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Thursday, May 9, 2013

Imperial Ingratitude: No Homosexuality Please, We're British





A trinity of British homophobia victims: mathematician Alan Turing (upper left), economist John Maynard Keynes (upper right), poet and playwright Oscar Wilde (lower center)


Niall Ferguson's recent smear of J.M. Keynes, which, particularly in the context of his previous writings, represents Keynes as an effete homosexual whose childlessness was behind his economic doctrine's supposed inflationary bias and disregard for the long run and whose fantasized infatuation with a Jewish German banker led him to an almost treasonous sympathy (in Ferguson's creative reconstruction) for the plight of post WWI Germany, is unfortunately only a revival of a very sorry British tradition. (While Ferguson has since apologized for the "stupidity and insensitivity" of his remarks, he still insists on seeing Keynes' thought through a sexual lens.)

I'll call this tradition Imperial Ingratitude. While Keynes himself did not seem to suffer from any homophobic discrimination during his lifetime, the same cannot be said of his compatriots Alan Turing and Oscar Wilde, the latter providing the original template for British homosexual persecution and public disgust.

Why ingratitude? Alan Turing and John Maynard Keynes are undoubtedly the two British intellectuals who most contributed as individuals to saving Western Civilization from itself in the 20th century. (And of course Oscar Wilde was one of the English language's outstanding writers.) Yet Turing was arrested and convicted of homosexuality (still a crime in 1952 Britain) and sentenced to female hormone treatments as a then pseudo-scientific cure for the 'ailment.' He died of cyanide poisoning in 1954, whether by accident or suicide is still being debated.

Turing was central to the British cryptanalysis efforts at Bletchley Park during World War II that played a crucial role in defeating the German military, particularly during the Battle of the Atlantic (the breaking of the German Enigma and Geheimschreiber cipher machines was only revealed in the 1970s). Churchill's "Never in the field of human conflict was so much owed by so many to so few" applies as much or more so to Turing and his fellow mathematicians (and chess players, linguists, and crossword puzzle addicts) as to the RAF pilots it was originally intended for.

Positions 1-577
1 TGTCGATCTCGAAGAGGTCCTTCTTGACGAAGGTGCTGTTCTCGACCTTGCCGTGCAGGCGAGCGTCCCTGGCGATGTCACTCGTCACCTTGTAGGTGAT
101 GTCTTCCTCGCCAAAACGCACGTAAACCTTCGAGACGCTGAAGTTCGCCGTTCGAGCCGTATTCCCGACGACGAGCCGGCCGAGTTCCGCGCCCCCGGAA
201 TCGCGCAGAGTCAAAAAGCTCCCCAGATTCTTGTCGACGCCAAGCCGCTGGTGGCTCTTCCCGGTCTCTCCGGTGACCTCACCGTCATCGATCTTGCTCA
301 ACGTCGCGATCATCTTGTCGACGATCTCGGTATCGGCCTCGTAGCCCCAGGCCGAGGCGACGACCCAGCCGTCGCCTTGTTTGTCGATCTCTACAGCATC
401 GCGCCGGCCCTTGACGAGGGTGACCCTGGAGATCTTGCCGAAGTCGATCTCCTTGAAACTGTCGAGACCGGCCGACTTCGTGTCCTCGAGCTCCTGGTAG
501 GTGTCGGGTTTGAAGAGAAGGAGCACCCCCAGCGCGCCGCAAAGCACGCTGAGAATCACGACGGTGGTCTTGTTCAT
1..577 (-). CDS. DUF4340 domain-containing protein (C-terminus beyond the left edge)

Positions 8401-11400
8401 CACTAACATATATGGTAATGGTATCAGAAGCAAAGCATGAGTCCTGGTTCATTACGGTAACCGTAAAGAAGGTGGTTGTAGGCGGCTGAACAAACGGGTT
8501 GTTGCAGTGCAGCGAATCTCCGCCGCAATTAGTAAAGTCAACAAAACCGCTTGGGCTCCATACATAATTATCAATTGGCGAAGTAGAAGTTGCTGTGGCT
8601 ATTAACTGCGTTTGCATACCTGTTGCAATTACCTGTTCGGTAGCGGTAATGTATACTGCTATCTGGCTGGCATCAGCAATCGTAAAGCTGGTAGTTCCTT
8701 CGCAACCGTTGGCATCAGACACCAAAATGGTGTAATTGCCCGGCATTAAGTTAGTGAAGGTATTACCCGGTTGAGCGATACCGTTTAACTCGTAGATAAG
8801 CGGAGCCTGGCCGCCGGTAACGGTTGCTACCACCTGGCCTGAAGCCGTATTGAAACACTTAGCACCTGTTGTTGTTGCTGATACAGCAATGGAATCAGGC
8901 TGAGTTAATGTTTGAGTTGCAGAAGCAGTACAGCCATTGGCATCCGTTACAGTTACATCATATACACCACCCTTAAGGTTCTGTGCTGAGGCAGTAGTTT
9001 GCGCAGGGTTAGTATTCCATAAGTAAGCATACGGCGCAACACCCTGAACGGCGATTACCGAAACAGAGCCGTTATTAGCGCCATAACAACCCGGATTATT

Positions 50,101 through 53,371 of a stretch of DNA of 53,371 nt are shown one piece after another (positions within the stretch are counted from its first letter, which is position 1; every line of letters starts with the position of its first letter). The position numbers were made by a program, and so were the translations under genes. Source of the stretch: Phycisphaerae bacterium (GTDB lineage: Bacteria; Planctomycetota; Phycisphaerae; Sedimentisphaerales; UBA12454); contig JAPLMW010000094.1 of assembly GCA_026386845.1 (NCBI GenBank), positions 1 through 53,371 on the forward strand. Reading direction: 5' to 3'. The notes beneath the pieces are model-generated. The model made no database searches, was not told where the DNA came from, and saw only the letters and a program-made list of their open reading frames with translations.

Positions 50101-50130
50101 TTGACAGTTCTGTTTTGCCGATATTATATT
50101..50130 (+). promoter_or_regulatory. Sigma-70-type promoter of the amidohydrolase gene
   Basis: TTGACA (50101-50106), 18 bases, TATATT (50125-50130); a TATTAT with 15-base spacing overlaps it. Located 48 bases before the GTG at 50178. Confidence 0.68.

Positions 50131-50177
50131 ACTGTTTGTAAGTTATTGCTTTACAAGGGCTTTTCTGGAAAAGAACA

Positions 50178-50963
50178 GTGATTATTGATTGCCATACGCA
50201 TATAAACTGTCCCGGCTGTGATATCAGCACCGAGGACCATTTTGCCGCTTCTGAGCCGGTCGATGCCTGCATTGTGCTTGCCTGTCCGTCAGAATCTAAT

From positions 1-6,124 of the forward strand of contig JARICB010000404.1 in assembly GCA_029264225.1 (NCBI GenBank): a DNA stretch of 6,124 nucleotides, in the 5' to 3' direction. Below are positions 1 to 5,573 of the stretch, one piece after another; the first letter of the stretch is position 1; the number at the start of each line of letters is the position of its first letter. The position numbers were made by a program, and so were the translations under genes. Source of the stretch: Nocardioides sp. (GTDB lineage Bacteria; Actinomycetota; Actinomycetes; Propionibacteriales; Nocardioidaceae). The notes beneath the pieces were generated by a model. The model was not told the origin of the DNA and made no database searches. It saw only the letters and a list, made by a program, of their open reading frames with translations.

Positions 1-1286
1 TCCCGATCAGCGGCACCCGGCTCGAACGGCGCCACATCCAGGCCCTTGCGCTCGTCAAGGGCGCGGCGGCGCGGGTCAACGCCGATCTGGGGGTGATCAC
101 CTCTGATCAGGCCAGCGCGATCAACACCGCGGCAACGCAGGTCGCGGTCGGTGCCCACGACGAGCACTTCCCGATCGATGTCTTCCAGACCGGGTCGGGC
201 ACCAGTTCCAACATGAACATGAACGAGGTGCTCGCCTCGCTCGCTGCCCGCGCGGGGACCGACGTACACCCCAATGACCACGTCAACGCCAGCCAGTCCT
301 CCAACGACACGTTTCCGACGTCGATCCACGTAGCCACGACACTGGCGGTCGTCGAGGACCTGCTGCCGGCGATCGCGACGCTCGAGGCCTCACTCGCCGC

And the same is true of Keynes. Not only did Keynes develop the first intellectually respectable theory of why a modern economy could fall into the trap of persistent unemployment such as the capitalist world of the 1930s experienced, he outlined the policy prescriptions of demand management, so at odds with previous received doctrine, that guided the revival from the depths of the depression, the management of war finance, and 'the golden twenty years of capitalism' until the turmoil of the 1970s. And his was not only a theoretical contribution, as he was instrumental in negotiating the postwar system of international economic cooperation - the Bretton Woods Agreement - that attempted to avoid the disastrous disarray of the interwar years (undoubtedly under the influence of his German banker infatuation). And for all this he deserves to be smeared as an effete childless homosexual by the likes of Niall Ferguson (the fact that he died of a heart attack soon after returning from strenuous negotiations in 1946 is no doubt just further proof of how little he cared about future generations)?

In the end, what were the crimes of Turing and Keynes? Picking up working class men seems to be the most diabolical, in the eyes of both the 1952 Manchester court that convicted Turing and Niall Ferguson ("this is a time in Keynes's life of considerable homosexual activity: a bizarrely meticulous list of sexual encounters from 1915 suggests that he had at least eight male partners in 1911 (including 'liftboy of Vauxhall') ..."). Exactly the crimes of Oscar Wilde that led to his conviction for 'gross indecency' and two years of hard labor in 1895.

Liberal industrial capitalism and a multilateral trading regime ('globalization') such as the world has known up to World War I and after World War II have been unprecedented machines for lifting mankind out of poverty and ignorance. But they have not been without their pitfalls. The concentration of wealth among the few, the burdens of the business cycle borne by the many, financial meltdowns, collapses of international trade, mass unemployment, and conflagrations between rivalrous imperialist powers have been some of their more unfortunate side effects.

By chance history chose two flagrant British homosexuals with exceptional intellectual gifts and penchants for picking up working-class men to save Western Civilization from itself. I think a little respect from posterity is not too much to ask.

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